Sunday, January 15, 2012

Lee's Tuppence! Fireplace Tips - 2 Simple Problems and 2 Simple Solutions... Plus!

When you build a fire in your fireplace, and you notice your house getting a bit smokey, you may have one of two problems.

1. You are reloading too early.

That's right! It's best to wait until the wood burns down to coals before opening the doors and reloading your firewood.

2. You have a screen instead of glass doors for your fireplace opening.

The simple solution is to install or have installed glass doors for your fireplace opening. It also comes with the added bonuses of beauty and increased warmth due to more radiant heat filling your home instead of going up the chimney!

Just remember to keep those fireplace doors clean, because you lose heating efficiency with the more soot build up that you allow.

Sometimes smokiness from your fireplace can be caused by back puffing and in that case you would want to call in a reputable professional to help you assess the reason for your fireplace's back puffing problems. Most of the time it will probably be a simple solution, such as decreasing the size of your fireplace interior in correlation to the size of your flue. Metal inserts can be purchased to deal with this problem. However, the best solution of all is probably to install or have installed a special exhaust fan for the top of your chimney. It will make sure that no smoke escapes into your home. Unfortunately, this is the most costly solution to a fireplace's back puffing problem.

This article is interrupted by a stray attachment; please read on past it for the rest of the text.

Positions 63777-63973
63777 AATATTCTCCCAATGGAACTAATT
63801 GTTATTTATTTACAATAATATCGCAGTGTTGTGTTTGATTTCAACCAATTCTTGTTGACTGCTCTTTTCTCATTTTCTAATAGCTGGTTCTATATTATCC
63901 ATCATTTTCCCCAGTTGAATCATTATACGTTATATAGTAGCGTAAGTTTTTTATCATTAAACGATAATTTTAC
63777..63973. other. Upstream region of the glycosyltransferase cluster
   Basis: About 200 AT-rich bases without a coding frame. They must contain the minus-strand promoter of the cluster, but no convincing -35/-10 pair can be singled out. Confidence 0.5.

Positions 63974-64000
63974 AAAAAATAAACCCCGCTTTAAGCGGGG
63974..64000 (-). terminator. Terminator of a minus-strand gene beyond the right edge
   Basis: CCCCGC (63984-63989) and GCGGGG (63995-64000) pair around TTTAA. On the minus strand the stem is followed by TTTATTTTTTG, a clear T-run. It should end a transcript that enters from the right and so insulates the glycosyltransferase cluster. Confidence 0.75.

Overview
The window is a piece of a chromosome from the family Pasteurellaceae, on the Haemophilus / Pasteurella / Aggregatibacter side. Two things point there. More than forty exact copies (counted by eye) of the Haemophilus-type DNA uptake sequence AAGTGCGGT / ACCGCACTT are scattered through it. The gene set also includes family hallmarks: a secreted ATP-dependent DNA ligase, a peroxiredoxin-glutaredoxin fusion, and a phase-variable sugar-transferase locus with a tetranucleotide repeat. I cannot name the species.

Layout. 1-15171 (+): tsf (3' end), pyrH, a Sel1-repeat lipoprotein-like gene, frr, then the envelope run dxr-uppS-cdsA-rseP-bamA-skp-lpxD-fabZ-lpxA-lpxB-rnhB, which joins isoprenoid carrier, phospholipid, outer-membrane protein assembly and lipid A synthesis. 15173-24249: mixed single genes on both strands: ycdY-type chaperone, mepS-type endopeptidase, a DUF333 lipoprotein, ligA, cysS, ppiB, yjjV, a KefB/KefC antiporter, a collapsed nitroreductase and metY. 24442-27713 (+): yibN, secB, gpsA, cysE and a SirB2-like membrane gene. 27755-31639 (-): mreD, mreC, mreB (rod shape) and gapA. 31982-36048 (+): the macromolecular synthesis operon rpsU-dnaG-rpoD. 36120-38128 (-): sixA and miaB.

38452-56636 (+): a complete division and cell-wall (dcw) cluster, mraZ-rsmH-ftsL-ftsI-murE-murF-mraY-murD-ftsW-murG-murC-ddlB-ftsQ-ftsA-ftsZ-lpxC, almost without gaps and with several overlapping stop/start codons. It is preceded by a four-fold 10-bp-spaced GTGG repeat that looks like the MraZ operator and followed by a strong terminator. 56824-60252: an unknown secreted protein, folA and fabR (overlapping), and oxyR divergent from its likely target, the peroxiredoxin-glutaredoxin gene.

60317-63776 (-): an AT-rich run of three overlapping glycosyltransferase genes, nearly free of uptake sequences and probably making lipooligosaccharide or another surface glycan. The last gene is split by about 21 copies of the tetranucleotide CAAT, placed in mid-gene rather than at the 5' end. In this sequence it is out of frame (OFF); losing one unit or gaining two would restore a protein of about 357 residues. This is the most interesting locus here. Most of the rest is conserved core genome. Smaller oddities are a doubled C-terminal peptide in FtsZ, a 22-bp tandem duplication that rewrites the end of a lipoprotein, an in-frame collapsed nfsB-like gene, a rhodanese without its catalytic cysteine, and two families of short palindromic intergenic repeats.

There is also the possibility that between you and your neighbors, who also have fireplaces, that you may be experiencing a problem with poor window and door seals. If your home is not well sealed, smoke will get into your house from the outside, and that can cause various problems, none the least of which is the discomfort factor.

A fireplace with a back puffing problem can be very dangerous because it can allow deadly (scentless) carbon monoxide to build up in your home. So make sure you deal with this problem before it deals with you!

Also, remember to have your chimney and fireplace inspected, cleaned and otherwise maintained at least once a year if you don't use your fireplace that often and twice a year or more if you use your fireplace a great deal of the time or it is the main source of your household heating.

When I was a kid, my dad would simply replace the pipes for our wood-burning stoves and that was a fairly simple solution to any smokiness we experienced. Although, I do remember a time when the whole house filled up with smoke (must have been just before the first time he changed out our pipes) and I went to school the next day smelling of bar-b-que. Yes, there were a few hungry guys with bottles of bar-b-que sauce following me around that day. ;-)

Just remember that an ounce of prevention is worth a pound of cure, especially when dealing with something as potentially dangerous as fire and smoke.

Keep your fires well contained and well maintained for the safety of all in your home and you can expect to enjoy your fireplace or other wood-burning units for years to come.

Lee's Tuppence!